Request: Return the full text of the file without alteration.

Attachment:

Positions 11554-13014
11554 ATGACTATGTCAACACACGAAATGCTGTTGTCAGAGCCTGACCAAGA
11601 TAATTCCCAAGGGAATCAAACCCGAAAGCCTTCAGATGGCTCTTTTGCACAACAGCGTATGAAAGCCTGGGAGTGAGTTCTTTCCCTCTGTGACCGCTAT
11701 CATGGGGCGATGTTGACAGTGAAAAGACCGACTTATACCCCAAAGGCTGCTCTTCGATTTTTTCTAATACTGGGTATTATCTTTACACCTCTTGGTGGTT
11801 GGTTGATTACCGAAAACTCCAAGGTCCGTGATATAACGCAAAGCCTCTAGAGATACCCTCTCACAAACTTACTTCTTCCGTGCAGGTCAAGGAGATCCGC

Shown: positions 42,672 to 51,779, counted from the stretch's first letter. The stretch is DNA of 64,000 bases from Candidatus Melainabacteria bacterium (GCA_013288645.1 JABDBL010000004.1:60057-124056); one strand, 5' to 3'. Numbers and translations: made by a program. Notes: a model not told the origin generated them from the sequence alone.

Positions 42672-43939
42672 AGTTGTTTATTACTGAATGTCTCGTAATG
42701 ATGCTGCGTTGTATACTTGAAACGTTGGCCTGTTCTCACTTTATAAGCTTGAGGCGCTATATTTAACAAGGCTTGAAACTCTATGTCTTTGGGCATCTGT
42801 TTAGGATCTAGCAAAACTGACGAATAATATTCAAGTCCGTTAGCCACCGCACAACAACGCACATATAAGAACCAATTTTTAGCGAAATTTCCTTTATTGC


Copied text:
Positions 11554-13014
11554 ATGACTATGTCAACACACGAAATGCTGTTGTCAGAGCCTGACCAAGA
11601 TAATTCCCAAGGGAATCAAACCCGAAAGCCTTCAGATGGCTCTTTTGCACAACAGCGTATGAAAGCCTGGGAGTGAGTTCTTTCCCTCTGTGACCGCTAT
11701 CATGGGGCGATGTTGACAGTGAAAAGACCGACTTATACCCCAAAGGCTGCTCTTCGATTTTTTCTAATACTGGGTATTATCTTTACACCTCTTGGTGGTT
11801 GGTTGATTACCGAAAACTCCAAGGTCCGTGATATAACGCAAAGCCTCTAGAGATACCCTCTCACAAACTTACTTCTTCCGTGCAGGTCAAGGAGATCCGC

Shown: positions 42,672 to 51,779, counted from the stretch's first letter. The stretch is DNA of 64,000 bases from Candidatus Melainabacteria bacterium (GCA_013288645.1 JABDBL010000004.1:60057-124056); one strand, 5' to 3'. Numbers and translations: made by a program. Notes: a model not told the origin generated them from the sequence alone.

Positions 42672-43939
42672 AGTTGTTTATTACTGAATGTCTCGTAATG
42701 ATGCTGCGTTGTATACTTGAAACGTTGGCCTGTTCTCACTTTATAAGCTTGAGGCGCTATATTTAACAAGGCTTGAAACTCTATGTCTTTGGGCATCTGT
42801 TTAGGATCTAGCAAAACTGACGAATAATATTCAAGTCCGTTAGCCACCGCACAACAACGCACATATAAGAACCAATTTTTAGCGAAATTTCCTTTATTGC